Thursday, February 21, 2013 — RALEIGH – All air quality monitors in North Carolina now comply with the new, more stringent standard for sulfur dioxide, or SO2, that the U.S. Environmental Protection Agency adopted for the noxious gas in 2010, according to a release from the Department of Environment and Natural Resources.
The EPA adopted a stricter one-hour standard of 75 parts per billion (ppb) for sulfur dioxide in June 2010 due to concerns about its effects on public health and the environment. One of the first regulated air pollutants, SO2 is harmful to the respiratory system, particularly among those with asthma and other respiratory problems. It also can damage buildings, trees and other vegetation.
When EPA adopted the new standard, North Carolina had an air quality monitor near Wilmington in New Hanover County with SO2 levels that exceeded the limit. Since then, the N.C. Division of Air Quality, or DAQ, has worked with local governments and industries to reduce SO2 emissions, and measured levels have steadily declined over the past three years.
“This is a great example of the Division of Air Quality working with local governments and businesses to address a problem with serious economic and environmental implications,” said John Skvarla, secretary of the N.C. Department of Environment and Natural Resources.
“Division staff took a proactive approach to reduce sulfur dioxide emissions in the Wilmington area, thus protecting public health and the environment while avoiding more burdensome federal permitting requirements for local industries.”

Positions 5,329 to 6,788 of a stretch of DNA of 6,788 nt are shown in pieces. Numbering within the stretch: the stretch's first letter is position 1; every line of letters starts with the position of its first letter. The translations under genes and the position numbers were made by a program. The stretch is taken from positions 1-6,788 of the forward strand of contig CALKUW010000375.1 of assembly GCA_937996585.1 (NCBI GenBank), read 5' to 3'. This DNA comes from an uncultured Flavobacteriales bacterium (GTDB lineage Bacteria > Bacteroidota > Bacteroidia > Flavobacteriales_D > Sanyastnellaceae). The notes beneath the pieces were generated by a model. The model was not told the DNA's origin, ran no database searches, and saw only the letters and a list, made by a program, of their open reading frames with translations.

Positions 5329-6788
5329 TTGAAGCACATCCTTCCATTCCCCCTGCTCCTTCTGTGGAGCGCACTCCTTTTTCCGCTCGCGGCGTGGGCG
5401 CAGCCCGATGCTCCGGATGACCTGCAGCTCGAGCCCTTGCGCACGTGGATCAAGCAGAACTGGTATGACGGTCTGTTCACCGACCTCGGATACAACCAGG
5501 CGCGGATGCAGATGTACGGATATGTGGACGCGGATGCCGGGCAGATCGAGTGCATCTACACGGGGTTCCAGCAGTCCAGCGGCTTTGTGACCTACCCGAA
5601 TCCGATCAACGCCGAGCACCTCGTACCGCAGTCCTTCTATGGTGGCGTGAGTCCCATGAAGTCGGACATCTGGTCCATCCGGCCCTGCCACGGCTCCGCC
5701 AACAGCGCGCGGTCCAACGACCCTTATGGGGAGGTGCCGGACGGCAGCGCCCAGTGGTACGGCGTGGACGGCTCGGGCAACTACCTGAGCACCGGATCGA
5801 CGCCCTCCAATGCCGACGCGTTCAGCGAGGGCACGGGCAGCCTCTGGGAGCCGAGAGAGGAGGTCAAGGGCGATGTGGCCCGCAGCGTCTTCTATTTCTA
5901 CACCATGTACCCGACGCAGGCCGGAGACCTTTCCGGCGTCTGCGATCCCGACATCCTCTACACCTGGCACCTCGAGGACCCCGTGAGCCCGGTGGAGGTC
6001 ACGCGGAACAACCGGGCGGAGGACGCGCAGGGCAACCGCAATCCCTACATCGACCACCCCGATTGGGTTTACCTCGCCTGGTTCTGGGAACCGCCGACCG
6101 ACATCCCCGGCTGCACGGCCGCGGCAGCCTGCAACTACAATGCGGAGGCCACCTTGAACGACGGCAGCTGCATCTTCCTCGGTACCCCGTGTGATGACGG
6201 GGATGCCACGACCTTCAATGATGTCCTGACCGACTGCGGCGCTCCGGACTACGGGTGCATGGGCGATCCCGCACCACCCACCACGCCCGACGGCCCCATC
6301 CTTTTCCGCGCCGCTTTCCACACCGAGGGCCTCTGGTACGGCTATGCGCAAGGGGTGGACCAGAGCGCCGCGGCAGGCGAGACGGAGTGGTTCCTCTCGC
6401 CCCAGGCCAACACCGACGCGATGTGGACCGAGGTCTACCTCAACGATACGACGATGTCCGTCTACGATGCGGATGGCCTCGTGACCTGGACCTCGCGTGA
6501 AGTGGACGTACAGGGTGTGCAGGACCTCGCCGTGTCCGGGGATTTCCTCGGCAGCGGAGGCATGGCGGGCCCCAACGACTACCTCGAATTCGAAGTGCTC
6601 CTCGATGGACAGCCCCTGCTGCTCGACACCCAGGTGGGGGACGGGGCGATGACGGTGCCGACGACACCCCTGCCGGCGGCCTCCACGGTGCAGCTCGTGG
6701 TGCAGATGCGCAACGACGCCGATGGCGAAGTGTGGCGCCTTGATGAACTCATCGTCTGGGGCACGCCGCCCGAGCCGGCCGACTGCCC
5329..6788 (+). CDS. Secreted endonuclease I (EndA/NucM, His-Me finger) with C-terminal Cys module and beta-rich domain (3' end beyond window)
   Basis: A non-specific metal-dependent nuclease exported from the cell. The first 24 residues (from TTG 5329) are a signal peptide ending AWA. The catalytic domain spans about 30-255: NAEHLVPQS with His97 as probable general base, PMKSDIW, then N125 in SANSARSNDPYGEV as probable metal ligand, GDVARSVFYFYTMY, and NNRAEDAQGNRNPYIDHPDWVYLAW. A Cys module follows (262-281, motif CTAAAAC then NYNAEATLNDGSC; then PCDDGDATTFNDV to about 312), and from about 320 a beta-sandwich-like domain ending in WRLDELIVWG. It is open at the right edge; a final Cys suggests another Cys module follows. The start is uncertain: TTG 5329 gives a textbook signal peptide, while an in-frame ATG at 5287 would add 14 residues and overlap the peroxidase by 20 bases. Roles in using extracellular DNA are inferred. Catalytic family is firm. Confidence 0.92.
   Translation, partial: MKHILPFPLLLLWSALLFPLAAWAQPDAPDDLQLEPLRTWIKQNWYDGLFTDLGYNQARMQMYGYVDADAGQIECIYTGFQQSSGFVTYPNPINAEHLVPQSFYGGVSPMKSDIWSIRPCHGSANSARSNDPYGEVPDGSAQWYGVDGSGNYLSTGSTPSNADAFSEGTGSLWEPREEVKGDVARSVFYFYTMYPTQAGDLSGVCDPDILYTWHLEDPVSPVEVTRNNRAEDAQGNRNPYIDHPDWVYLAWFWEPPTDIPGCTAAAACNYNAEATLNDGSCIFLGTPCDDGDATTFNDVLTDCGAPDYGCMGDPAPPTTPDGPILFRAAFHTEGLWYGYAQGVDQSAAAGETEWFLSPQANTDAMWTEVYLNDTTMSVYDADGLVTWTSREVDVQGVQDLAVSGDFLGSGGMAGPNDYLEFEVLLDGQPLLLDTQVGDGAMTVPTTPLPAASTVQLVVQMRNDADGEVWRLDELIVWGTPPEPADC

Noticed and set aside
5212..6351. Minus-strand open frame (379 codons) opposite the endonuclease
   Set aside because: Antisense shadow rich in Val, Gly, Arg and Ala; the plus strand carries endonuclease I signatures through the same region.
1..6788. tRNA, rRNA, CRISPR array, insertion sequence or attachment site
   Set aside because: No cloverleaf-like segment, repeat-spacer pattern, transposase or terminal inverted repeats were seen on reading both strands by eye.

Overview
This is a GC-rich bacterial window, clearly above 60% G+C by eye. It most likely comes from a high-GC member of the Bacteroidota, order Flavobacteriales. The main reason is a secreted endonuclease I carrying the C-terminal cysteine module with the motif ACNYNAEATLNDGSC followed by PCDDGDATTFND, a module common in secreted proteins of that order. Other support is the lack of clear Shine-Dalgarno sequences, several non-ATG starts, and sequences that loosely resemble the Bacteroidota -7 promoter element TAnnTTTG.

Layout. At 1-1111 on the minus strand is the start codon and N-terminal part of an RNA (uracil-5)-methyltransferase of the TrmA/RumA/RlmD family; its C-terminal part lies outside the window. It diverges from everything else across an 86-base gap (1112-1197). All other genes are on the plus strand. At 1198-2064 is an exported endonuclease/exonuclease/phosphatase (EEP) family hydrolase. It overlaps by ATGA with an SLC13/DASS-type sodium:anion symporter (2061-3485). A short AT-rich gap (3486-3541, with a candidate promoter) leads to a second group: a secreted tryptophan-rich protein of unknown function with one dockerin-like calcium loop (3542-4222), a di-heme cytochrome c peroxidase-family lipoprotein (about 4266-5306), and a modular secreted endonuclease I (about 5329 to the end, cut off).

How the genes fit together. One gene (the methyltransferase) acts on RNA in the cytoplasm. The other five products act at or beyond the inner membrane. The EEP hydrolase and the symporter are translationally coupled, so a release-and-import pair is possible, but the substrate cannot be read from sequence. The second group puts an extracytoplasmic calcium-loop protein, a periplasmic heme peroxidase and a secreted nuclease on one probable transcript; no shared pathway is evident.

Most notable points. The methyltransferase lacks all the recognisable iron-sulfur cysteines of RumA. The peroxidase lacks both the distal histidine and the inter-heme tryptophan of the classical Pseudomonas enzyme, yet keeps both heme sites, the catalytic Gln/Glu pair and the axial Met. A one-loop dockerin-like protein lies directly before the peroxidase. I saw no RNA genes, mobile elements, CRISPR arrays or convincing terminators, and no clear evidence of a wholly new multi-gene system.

The EPA recently notified the state that its review of air quality monitoring data found no violations of the 2010 SO2 standard in any areas in North Carolina. As a result, the EPA announced it would not designate any SO2 non-attainment areas in North Carolina; non-attainment is the agency’s term for areas not complying with an air quality standard.
The Division of Air Quality worked to improve sulfur dioxide levels by analyzing wind patterns on days with high SO2 measurements, indentifying large industrial sources near Wilmington, and working with key industries to reduce their SO2 emissions. For example, DAQ issued a revised air permit for Invista in July 2012 that requires the company to increase the height of its emissions stacks and use low-sulfur fuel in its boiler and other equipment. Another SO2 emissions source, Southern States Chemical, closed its plant near the monitor in December 2010 and gave up its air permit in November 2011.
In addition, Progress Energy is converting its coal-fired Sutton power plant, the largest source of SO2 emissions in the area, to natural gas near the end of this year. When completed, that change will largely eliminate Progress Energy’s SO2 emissions in New Hanover County.
“The improvement in sulfur dioxide levels has been a team effort involving numerous DAQ staff, local governments and businesses in the Wilmington area,” said Sheila Holman, director of the Division of Air Quality.
“We expect to see further improvements once Progress Energy converts its Sutton coal plant to cleaner-burning natural gas.”
More information about DAQ’s efforts to reduce SO2 emissions can be found at this page on division’s website: http://www.ncair.org/planning/so2 .